two of them would pipe up: “but do you have this note, the big one?” and would
hold up the rarer 100 trillion dollar note in pristine condition.

Sure enough, I got suckered into buying one for US$10 … only
to find you can buy them uncirculated in mint condition at the airport.

The airport of all places!

The airport has books of 100 trillion dollar new notes,
selling for US$17  - well it is the airport
shop and not street seller.  Sure enough,
I bought another one.


Then I noticed they had an older pristine 50 cent bill.  A half a dollar note.

These date back to before the hyperinflationary activity and
so now I’m buying a worthless Zimbabwean half dollar bill for US$16.


Mind you, some would say 50 cent is worth more than 50 cent …


Hmmm … I guess I just like buying weird bank notes (yes, it’s
a hobby of mine – more on this in a follow on blog).

So now I’ve got pockets full of old and new, circulated and uncirculated
Zimbabwean dollars and feel good … only to see one final piece of monetary
memories sitting in the airport shop that made me stop in my tracks.

Many years ago, friends of mine returned from Rhodesia as it
was in the 1970s, with homes and farms lost as the country was taken over by
Robert Mugabe and militant African factions, leading to a three decade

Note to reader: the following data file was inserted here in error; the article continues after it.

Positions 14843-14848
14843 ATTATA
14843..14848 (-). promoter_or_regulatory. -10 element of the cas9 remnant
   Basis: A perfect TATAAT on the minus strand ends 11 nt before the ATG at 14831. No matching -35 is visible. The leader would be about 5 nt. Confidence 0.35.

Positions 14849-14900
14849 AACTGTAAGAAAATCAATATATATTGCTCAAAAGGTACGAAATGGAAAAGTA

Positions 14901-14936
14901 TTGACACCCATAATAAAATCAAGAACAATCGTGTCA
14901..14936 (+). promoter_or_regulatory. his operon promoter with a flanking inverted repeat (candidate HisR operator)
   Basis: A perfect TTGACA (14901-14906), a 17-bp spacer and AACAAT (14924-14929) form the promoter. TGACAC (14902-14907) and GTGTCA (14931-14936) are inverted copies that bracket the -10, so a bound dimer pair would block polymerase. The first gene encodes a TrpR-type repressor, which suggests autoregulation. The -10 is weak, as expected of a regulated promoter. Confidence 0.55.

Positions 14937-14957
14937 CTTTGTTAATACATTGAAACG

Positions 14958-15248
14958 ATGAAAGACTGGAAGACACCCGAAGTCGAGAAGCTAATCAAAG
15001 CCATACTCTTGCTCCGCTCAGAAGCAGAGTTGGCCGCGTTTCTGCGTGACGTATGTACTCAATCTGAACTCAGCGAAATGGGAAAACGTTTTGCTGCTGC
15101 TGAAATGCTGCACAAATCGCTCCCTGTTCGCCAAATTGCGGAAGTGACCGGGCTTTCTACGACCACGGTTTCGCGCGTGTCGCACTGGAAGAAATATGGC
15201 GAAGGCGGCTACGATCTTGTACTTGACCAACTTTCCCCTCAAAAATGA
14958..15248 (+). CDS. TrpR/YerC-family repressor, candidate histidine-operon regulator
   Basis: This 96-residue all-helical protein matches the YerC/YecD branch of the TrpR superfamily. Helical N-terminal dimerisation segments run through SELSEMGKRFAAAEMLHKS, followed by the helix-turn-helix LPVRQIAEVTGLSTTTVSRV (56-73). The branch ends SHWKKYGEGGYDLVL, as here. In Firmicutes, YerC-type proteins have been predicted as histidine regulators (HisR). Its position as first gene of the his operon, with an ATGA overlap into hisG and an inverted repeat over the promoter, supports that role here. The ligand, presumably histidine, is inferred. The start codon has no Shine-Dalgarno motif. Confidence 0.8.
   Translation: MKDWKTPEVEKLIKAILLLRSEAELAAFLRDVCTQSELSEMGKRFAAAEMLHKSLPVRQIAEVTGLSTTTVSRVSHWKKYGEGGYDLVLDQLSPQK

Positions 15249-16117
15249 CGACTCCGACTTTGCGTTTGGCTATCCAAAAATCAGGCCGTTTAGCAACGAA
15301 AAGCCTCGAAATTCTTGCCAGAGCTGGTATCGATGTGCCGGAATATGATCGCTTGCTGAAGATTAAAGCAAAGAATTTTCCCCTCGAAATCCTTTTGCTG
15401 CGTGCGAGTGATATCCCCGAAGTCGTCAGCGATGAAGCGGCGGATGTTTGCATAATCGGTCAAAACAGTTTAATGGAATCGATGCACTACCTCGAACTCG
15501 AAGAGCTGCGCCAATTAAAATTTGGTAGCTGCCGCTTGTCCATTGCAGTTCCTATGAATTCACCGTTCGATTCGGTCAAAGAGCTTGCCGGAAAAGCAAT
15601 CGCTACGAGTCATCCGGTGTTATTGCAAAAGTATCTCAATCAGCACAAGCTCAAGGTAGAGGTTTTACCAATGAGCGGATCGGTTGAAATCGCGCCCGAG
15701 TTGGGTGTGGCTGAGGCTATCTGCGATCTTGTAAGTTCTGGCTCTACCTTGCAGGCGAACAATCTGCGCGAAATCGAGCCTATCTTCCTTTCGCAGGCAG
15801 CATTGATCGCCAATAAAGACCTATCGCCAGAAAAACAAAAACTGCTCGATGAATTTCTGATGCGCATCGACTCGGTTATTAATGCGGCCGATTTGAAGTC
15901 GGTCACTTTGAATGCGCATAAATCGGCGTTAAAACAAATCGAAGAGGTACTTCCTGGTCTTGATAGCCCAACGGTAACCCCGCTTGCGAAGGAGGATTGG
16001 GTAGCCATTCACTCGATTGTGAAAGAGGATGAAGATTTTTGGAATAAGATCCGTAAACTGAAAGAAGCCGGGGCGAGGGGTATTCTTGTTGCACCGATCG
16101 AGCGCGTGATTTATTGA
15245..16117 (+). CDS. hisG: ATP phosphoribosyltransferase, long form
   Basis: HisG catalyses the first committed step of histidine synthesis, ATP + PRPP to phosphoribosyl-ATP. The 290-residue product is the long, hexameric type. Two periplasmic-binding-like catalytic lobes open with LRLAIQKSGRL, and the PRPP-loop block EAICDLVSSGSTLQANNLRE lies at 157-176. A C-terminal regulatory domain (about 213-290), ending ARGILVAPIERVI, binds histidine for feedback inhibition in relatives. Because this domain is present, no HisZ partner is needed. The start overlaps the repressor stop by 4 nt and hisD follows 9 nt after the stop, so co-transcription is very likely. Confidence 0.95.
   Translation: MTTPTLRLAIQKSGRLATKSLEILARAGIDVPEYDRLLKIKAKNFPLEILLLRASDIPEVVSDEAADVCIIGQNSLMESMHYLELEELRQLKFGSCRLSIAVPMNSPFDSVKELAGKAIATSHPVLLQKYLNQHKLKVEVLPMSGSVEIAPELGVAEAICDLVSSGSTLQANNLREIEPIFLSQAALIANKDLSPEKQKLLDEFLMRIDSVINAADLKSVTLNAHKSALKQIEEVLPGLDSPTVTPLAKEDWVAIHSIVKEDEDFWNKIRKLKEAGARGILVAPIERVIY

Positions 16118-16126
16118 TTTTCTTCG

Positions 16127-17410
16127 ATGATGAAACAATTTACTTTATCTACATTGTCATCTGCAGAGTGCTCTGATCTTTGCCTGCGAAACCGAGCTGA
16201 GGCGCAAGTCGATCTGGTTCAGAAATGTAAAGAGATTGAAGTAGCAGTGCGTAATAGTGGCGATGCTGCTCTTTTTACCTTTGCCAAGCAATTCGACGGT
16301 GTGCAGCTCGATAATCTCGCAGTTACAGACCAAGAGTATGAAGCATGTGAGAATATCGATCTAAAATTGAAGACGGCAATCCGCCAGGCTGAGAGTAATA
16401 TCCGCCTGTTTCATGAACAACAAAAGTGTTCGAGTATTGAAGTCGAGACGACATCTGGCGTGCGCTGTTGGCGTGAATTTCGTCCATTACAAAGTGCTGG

That’s my take on things anyway, in case you care to
disagree with this summation.

Before 1980, the country was a British colony until 1965,
when Ian Smith declared unilateral independence, sparking a long period of sanctions
and protests from Britain to the United Nations, and ultimately leading to the
conditions that allowed Mugabe to take over.

So I was pretty shocked to find a collection of old
Rhodesian coins in the airport shop and even more surprised that they still
proudly showed the Queen on the coin.

It’s the sort of thing that you imagine would have been
melted down and destroyed years ago and yet there it was, up for sale to
excited British tourists passing through the airport.


And yes, guess which tourist bought the set for his weird
and wacky money collection.

You got it.

More on weird and wacky money shortly.

Meantime, if you’re interested in more on the hyperinflation
and history of Zimbabwe, I recommend you go over to Wikipedia and read about
it.  It’s interesting stuff.

Wikipedia – revaluations of the Zimbabwean dollar
and history of Zimbabwe



Chris Skinner Author Avatar

Chris M Skinner

Chris Skinner is best known as an independent commentator on the financial markets through his blog,, as author of the bestselling book Digital Bank, and Chair of the European networking forum the Financial Services Club. He has been voted one of the most influential people in banking by The Financial Brand (as well as one of the best blogs), a FinTech Titan (Next Bank), one of the Fintech Leaders you need to follow (City AM, Deluxe and Jax Finance), as well as one of the Top 40 most influential people in financial technology by the Wall Street Journal's Financial News. To learn more click here...